PhD Defence: Alex Gekker (Utrecht University)

Uniquitous Cartography: Casual Power in Digital Maps

When? 9 December 2016, 14:30
Where? Senaat hall of the Academiegebouw (academy building) of Utrecht University, at Domplein 29, 3512 JE  Utrecht.
The doors close at the exact time and latecomers will not be able to enter.

On 9 December 2016, Alex Gekker will defend his PhD Thesis Uniquitous Cartography: Casual Power in Digital Maps. His main proposition is that mobile digital maps should be understood simultaneously as being ubiquitous (think Google Maps) and being personalised. This results in unique power relations between makers and users of such maps, which become part of our mundane technological background.

The defence will last exactly 45 minutes, after which the extended committee will deliberate and finally award him a doctoral degree (unless something goes freakishly wrong). After the defence, the guests are invited to participate in a reception that will take place downstairs.

You are cordially invited to join Alex Gekker in celebration, if you are (or willing to be) in the Netherlands around that time. Please RSVP using the form below whether you plan to attend, and – if so – whether you are staying for the reception. It will greatly help him with planning the day.

PhD Defense: Enis Dinç (University of Amsterdam)

Performing Modernity: Atatürk on Film (1919-1938)

Supervisors: Frank van Vree, M. Şükrü Hanioğlu and Esther Peeren
Date: 13 December 2016, 12:00 hrs, Agnietenkapel

When Mustafa Kemal Atatürk, the founding father of the Turkish Republic, took the lead in the national resistance movement in Anatolia in 1919, he was far from being a household name. Nevertheless, the effort and attention that his government devoted to the creation of his public image gradually turned him into a superhuman figure in the eyes of many. The mass media played an important role in the creation and dissemination of this image, and helped Atatürk to advance his project of building a new “imagined community” of the Turkish nation.

Based on extensive research in Turkish and foreign archives, this dissertation explores the relationship between media and power, and more specifically the role of film in the making of the myth of Atatürk and the modern Turkish nation-state in the early twentieth century. By placing newly discovered footage featuring Atatürk in a series of contexts, this study demonstrates that this footage did not merely record history but assisted in the shaping of it. It shows that film played an important, if sometimes paradoxical role in making Atatürk and Turkey’s new “modern” image visible on both the national and the international stage. Finally, it suggests that the making of the leader’s image in cinema not only influenced his contemporaries when he was alive, but continued to have an effect long after his death, determining how later generations have continued to imagine Atatürk as a hero, teacher, father and modern statesman.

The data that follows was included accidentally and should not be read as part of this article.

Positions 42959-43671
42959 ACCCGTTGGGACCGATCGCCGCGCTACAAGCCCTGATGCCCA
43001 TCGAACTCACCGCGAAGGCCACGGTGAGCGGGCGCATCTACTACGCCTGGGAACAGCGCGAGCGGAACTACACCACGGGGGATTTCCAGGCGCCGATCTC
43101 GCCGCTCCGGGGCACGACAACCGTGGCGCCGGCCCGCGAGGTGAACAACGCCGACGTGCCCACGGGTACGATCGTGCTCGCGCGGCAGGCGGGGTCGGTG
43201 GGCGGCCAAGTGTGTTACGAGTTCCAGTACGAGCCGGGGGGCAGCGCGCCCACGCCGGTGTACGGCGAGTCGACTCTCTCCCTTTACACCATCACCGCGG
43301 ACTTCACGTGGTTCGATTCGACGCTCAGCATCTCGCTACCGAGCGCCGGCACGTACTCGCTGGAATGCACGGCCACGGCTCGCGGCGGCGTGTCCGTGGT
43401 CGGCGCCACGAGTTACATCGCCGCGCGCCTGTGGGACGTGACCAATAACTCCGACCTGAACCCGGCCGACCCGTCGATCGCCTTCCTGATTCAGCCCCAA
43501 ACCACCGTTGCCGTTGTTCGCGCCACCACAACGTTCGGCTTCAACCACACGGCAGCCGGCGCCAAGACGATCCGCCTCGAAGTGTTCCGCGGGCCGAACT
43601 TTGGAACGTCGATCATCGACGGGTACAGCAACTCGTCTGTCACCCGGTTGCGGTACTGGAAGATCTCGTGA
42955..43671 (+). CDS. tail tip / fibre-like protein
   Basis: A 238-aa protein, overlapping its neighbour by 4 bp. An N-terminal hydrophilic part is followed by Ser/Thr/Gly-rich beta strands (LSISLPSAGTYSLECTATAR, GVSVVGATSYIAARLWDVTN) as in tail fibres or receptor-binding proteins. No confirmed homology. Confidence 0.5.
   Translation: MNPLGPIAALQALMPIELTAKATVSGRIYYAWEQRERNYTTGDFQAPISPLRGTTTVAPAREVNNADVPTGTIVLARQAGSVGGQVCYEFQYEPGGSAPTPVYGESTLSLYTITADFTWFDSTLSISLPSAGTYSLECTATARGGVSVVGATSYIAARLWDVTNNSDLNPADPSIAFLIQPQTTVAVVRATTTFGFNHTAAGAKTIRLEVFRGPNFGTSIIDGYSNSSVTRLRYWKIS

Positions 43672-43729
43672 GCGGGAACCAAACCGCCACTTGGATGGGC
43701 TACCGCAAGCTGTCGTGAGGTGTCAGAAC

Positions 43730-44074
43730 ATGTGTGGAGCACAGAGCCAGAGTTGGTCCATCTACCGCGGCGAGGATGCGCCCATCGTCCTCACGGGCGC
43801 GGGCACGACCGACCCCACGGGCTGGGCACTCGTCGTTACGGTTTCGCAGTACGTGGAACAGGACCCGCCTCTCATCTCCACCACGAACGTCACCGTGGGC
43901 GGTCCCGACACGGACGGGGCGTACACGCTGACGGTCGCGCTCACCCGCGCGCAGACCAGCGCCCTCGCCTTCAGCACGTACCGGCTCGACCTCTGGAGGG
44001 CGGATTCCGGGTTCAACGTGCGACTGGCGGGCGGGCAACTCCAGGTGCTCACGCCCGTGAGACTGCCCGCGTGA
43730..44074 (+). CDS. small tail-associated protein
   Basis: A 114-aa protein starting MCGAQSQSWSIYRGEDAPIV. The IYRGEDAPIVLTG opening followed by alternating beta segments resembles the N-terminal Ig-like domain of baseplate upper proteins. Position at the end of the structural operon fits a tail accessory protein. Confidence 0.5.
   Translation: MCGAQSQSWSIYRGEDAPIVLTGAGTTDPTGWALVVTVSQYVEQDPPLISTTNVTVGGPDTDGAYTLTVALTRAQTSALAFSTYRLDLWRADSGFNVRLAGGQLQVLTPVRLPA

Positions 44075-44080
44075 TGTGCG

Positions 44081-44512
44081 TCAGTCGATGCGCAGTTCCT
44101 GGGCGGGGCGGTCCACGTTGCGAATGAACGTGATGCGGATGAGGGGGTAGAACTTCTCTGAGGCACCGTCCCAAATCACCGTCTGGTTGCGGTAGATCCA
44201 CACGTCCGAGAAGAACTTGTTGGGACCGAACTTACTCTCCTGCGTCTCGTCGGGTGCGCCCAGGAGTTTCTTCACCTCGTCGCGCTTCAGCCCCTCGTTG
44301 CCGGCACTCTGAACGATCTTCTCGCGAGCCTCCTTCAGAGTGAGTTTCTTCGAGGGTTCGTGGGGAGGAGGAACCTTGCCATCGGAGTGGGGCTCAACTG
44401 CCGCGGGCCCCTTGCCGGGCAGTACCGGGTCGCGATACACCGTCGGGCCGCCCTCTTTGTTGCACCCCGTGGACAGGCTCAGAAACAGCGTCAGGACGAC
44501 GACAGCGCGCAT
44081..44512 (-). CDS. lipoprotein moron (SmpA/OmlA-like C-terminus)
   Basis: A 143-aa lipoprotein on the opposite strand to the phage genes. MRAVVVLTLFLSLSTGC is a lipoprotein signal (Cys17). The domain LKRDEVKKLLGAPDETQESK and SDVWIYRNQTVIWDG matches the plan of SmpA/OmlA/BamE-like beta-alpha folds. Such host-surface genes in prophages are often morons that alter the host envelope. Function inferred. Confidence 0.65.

Promotie: Merel Borger (Vrije Universiteit)

Digitale technologie en publieksparticipatie in de journalistiek en de vraag wat telt als ‘echte’ journalistiek

Datum: 18 oktober 2016, 13.45
Locatie: Aula
Participatory Journalism. Rethinking Journalism in the Digital Age?
Promotor: prof.dr. I. Costera Meijer, dr. A.M.J. van Hoof, dr. J.M. Sanders

De komst van digitale technologie heeft de verwachting opgeroepen dat iedereen voortaan zou kunnen deelnemen aan het maken en verspreiden van nieuws. Op basis van literatuurstudie, kwalitatieve analyse van diepte-interviews en inhoudsanalyse van nieuwsberichten onderzocht Merel Borger hoe participatieve ontwikkelingen in de journalistiek invloed hebben op conventionele opvattingen over wat telt als journalistiek en wie telt als journalist.